Use of Force

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On Attacks Against Missions Abroad and Whether International Lawyers Really Ought to Be Zoologists: A Rejoinder to Tom Ruys

In Beyond Tehran and Nairobi: Can Attacks against Embassies Serve as a Basis for the Invocation of Self-defence? we have argued that both the empirical analysis of more than 730 incidents and the review of jurisprudence suggest the unlawfulness of invoking self-defence in response to attacks against diplomatic and consular missions. We are grateful to Tom Ruys, who has raised several important points challenging our methodology and some of our findings in his witty and sophisticated Reply. In our Rejoinder, we will address three main issues in response to his criticism. First, the fact that almost all attacks against missions emanate from non-state actors and are small-scale in nature (the appraisal of ‘pink elephants’). Second, the alleged paradigm-changing role of certain ‘black swan’ events. Finally, we will test the implications of Ruys’ policy argument for the jus contra bellum system. 1) Of pink elephants – the appraisal of allegedly unprecedented events missing from our research Ruys voices two concerns about our method of identifying the customary rules…

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What does the ‘hybrid attack’ carried out by Belarus against the EU borders mean in reality? An international law perspective

In reaction to the fraudulent 2020 Belarusian presidential elections and violent suppression of oppositionists by the State apparatus, the European Union imposed sanctions on Belarus, including a travel ban and an asset freeze. After the forced landing of a Ryanair plane in Minsk, it also prohibited various aircraft operated by Belarusian airlines from taking off…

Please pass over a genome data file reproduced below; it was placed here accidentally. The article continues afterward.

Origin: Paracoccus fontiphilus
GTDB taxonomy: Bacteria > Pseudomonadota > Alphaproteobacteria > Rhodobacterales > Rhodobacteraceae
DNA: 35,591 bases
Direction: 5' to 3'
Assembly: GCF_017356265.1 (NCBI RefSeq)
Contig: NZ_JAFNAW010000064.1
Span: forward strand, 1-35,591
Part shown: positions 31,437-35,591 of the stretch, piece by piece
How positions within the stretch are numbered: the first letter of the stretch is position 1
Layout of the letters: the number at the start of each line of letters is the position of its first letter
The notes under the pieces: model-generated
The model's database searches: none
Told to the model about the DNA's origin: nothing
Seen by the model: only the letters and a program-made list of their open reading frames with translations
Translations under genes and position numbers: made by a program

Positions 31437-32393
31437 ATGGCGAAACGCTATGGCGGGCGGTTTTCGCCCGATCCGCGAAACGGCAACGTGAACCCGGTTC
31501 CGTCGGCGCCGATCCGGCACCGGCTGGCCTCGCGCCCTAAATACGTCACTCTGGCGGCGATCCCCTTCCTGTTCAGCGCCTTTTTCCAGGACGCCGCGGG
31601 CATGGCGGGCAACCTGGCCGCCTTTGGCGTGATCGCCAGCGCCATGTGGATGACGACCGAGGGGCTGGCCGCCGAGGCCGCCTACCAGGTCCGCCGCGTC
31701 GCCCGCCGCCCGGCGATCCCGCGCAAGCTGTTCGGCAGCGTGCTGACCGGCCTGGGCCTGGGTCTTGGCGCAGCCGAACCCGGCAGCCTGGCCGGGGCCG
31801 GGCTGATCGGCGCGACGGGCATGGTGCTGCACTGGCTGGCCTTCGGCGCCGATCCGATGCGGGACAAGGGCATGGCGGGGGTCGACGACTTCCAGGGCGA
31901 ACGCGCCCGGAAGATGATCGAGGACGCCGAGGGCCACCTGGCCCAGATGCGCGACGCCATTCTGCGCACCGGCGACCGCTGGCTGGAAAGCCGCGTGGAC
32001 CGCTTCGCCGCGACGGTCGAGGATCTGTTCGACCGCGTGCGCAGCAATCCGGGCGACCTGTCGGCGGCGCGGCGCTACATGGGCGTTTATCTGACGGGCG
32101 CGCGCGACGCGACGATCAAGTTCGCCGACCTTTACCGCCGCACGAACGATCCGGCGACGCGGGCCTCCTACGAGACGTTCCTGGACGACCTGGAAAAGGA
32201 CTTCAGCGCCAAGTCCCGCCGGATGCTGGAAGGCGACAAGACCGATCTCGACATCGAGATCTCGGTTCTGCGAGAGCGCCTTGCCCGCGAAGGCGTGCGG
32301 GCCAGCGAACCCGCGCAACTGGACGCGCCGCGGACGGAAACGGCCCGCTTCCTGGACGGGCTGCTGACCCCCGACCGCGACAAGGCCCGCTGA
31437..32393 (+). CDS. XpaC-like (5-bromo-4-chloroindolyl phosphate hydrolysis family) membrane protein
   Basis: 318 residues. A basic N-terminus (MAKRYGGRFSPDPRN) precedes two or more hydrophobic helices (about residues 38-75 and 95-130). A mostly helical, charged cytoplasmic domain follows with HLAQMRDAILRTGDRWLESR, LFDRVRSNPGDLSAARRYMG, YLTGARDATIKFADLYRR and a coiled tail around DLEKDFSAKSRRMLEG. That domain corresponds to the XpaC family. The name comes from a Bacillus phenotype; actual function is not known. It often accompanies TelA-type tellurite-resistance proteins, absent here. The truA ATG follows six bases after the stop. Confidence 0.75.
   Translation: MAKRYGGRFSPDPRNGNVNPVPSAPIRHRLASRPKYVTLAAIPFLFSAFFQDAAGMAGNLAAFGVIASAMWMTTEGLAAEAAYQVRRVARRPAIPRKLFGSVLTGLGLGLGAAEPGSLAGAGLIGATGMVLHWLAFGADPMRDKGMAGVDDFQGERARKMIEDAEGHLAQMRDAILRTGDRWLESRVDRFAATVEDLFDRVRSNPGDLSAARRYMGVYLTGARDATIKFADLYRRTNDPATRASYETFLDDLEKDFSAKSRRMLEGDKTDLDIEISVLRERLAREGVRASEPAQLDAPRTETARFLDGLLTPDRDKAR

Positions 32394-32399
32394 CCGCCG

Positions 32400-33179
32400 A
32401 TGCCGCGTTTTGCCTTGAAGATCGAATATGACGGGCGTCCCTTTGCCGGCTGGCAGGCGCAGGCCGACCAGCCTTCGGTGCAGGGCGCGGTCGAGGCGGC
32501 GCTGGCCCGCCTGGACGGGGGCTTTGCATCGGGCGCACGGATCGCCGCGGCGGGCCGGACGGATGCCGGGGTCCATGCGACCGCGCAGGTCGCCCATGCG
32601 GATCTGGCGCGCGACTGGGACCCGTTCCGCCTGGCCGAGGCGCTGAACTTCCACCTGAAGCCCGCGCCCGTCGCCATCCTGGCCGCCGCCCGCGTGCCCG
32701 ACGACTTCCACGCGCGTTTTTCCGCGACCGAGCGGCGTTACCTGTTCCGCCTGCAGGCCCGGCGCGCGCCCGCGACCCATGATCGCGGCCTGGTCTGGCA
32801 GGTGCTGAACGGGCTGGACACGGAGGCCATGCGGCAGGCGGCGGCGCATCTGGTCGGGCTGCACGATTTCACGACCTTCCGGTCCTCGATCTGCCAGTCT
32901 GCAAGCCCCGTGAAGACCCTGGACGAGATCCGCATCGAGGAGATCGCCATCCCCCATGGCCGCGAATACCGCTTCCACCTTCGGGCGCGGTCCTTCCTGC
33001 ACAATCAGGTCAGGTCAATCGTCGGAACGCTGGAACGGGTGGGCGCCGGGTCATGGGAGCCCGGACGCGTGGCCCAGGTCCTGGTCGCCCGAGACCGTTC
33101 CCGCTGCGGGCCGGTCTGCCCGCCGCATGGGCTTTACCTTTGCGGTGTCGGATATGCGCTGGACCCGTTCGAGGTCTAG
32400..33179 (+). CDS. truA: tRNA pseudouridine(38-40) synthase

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Is All Self-Defense Worth Exercising Under International Law? Revisiting the Use of Force in Nagorno-Karabakh from a Human Rights Perspective

The international law of self-defense is a central branch of international law implicating fundamental matters of sovereignty. In the 20th Century, it also became associated with a broader defense of international peace and security, although these are notoriously hard to define. The jus contra bellum has emerged as premised on a simultaneously complex yet simple idea: states must…

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The Law and Tech of Two Targeted Killings

The New York Times recently published two fascinating pieces on two separate instances of targeted killings. The first is on the tragic denouement of the 20 years of US presence in Afghanistan – a drone strike conducted on 29 August by the US military in Kabul, purportedly against terrorists planning a second deadly attack against…

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Tensions in Crimean Waters: Can Russia’s Actions Amount to Threat of Force?

On 23 June 2021, multiple reports (here and here) suggested that the British warship HMS Defender sailing in the Black Sea en route to Georgia, found itself involved in maritime tensions offshore of the Crimean Peninsula. Reports were officially confirmed the same evening by the Ministry of Defence of Russia stating that Britain violated…

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